Not mind, wisdom

milarepa
Jetsun Milarepa said:

“I don’t see mind, I see wisdom.
I don’t see beings, I see Buddhas.”
                                          –from a talk by Garchen, Rinpoche.

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You Are Rigpa and You Are the World

“When we recognize that the seemingly object nature of reality is nothing different than the subject nature of mind, which is rigpa, it is called enlightenment.”–Dzogchen Ponlop Rinpoche, Penetrating Wisdom–The Aspiration of Samantabhadra.

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How Amazing! by Lama Shabkar

(This pretty much says it all).

HOW AMAZING!
by Lama Shabkar

Eh ma ho! How amazing!
In both samsara and nirvana, the renown of the awakened state
Is heard everywhere, like thunder throughout the sky.
This awakened state is always within the minds of all beings.
How amazing that one is never separate from it for even an instant!

Not knowing that the awakened state is within oneself,
How amazing that one searches for it elsewhere!
Although it is as clearly manifest as the brilliance of the sun,
How amazing that so few see it!

Having no father and mother, one’s mind is the true Buddha.
How amazing that it was never born, so never dies!
No matter how much happiness and sorrow is experienced,
How amazing that it is never impaired or improved even in the slightest!

How amazing that the mind’s nature is primordially pure, unborn
And spontaneously present!
This self-knowing was naturally free from the very first.
How amazing it is to be liberated just by resting
At ease in whatever happens!

(adapted from “Flight of the Garuda”)

Seeing Sameness

One way to recognize intrinsic awareness–the original wisdom we were born with–is to see if there is something that is always the same. The sameness that is being pointed to does not exclude difference or change. It is a nonconceptual awareness that transcends the opposites of permanence and impermanence, of difference and sameness. It is a sameness that is seen in difference, a permanence seen right within this world of impermanence, a stable presence that pervades all states of consciousness whether peaceful or disturbed, happy or sad.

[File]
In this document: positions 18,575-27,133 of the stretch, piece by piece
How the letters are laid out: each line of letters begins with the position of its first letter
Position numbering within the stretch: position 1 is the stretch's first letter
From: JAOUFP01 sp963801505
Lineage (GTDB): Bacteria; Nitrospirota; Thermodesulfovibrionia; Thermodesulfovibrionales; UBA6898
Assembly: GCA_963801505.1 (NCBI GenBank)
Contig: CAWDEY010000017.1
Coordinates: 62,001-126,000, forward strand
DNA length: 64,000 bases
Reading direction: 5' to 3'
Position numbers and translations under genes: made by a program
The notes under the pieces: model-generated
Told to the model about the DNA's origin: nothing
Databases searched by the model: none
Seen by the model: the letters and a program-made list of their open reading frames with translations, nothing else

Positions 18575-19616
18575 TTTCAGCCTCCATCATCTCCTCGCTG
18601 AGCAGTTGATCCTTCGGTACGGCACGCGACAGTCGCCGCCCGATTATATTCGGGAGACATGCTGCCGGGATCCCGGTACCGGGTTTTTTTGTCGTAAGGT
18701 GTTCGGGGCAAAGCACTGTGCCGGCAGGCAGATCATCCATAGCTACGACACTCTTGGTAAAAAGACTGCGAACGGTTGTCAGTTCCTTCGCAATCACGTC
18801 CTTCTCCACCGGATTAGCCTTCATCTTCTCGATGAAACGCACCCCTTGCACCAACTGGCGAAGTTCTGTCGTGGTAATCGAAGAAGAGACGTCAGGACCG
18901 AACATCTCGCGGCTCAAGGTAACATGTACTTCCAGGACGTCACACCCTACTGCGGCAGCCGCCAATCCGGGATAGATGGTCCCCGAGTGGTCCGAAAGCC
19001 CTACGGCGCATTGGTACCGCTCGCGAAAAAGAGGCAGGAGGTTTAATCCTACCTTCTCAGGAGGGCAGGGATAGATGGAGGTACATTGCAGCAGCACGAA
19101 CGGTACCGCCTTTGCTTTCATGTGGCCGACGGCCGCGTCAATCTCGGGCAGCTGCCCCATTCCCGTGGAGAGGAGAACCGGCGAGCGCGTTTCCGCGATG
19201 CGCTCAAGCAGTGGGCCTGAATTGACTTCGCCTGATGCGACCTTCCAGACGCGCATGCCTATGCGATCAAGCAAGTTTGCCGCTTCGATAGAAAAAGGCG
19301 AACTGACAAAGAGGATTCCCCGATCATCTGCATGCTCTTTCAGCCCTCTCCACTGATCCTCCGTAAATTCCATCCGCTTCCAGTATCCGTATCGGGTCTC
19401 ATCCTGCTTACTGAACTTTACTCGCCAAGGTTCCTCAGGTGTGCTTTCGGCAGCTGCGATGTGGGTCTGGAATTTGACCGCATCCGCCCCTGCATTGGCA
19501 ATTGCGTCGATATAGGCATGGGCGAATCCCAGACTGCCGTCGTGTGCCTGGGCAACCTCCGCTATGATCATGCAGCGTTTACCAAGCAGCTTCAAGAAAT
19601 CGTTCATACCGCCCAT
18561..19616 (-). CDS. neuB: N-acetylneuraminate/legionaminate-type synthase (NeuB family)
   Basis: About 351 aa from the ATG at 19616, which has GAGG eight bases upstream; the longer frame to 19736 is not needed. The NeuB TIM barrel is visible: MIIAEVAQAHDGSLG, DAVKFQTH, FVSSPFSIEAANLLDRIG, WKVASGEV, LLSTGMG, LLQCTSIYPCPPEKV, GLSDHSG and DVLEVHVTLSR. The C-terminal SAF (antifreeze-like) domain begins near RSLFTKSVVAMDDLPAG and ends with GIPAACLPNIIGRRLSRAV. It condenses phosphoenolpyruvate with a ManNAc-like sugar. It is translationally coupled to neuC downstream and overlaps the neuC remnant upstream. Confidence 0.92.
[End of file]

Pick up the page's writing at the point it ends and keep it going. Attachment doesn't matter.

Seeing this sameness is a doorway to the simple recognition of one’s own awareness as primordial wisdom.

In this short meditative talk (about 20 minutes long), Hal points to the possibility of recognizing innate nonconceptual sameness. This talk was given at Real Dharma Sangha on May 1, 2012. To listen, use the flashplayer, below:

or download or listen by clicking here.

The Everyday Practice of Dzogchen ~ A Teaching of HH Dilgo Khyentse Rinpoche

The everyday practice of dzogchen is simply to develop a complete carefree acceptance, an openness to all situations without limit.

We should realize openness as the playground of our emotions and relate to people without artificiality, manipulation or strategy.

We should experience everything totally, never withdrawing into ourselves as a marmot hides in its hole.

This practice releases tremendous energy which is usually constricted by the process of maintaining fixed reference points. Referentiality is the process by which we retreat from the direct experience of everyday life.

Being present in the moment may initially trigger fear. But by welcoming the sensation of fear with complete openness, we cut through the barriers created by habitual emotional patterns.

When we engage in the practice of discovering space, we should develop the feeling of opening ourselves out completely to the entire universe. We should open ourselves with absolute simplicity and nakedness of mind. This is the powerful and ordinary practice of dropping the mask of self-protection.

~HH Dilgo Khyentse Rinpoche

Read the whole teaching here

Mahamudra and Emptiness – An Experiential Approach

One day the great master Padampa Sangye asked his students to express their realization. Lama Charchung said:

Discarding Guru and Buddha together,
I can’t find such a thing as faith or devotion!
Destroying both divine Dharma and worldly opinion,
I have no effort or practice!
Mixing Buddhas together with sentient beings,
I can’t find anything to accept or reject!
I don’t know how to speak of realization!
Ask those of Central Tibet to explain!
~from Lion of the Siddhas: The Life and Teachings of Padampa Sangye (trans. David Molk)

Lama Mipham (1846-1912), a great teacher in the lineage to which I belong, spelled out 4 stages of realization that apply to both Mahamudra and Dzogchen:

1. All appearance resolves into consciousness.
2.  Consciousness resolves into emptiness.
3. Emptiness resolves into awareness.
4. The union of bliss and emptiness, or bliss and awareness.

In the  talk reproduced below, inspired by the  above quote from Lama Charchung, and working with Lama Mipham’s 4 stages, I attempt to speak experientially about consciousness resolving into emptiness and realization in Mahamudra. This talk and discussion occurred at Real Dharma Sangha on December 6, 2012.

or download or listen by clicking here.

Mahasiddhas, Mahamudra and Awakening in the West

Mahasiddha Saraha The Mahasiddhas were unclassifiable and often eccentric yogis of medieval India and Tibet who pointed out ultimate reality in direct and unconventional ways. Non-monastic, and not depending on dogma or ritual, their approach toward Mahamudra and Dzogchen teaching may hold the key to the transmission of genuine awakening to the West.

Hal Blacker gave the following talk on Mahamudra, the Mahasiddhas and their inspiring example and potential significance for the modern West at Real Dharma on November 29, 2011. To listen, use the flash driver:

or download or listen by clicking here.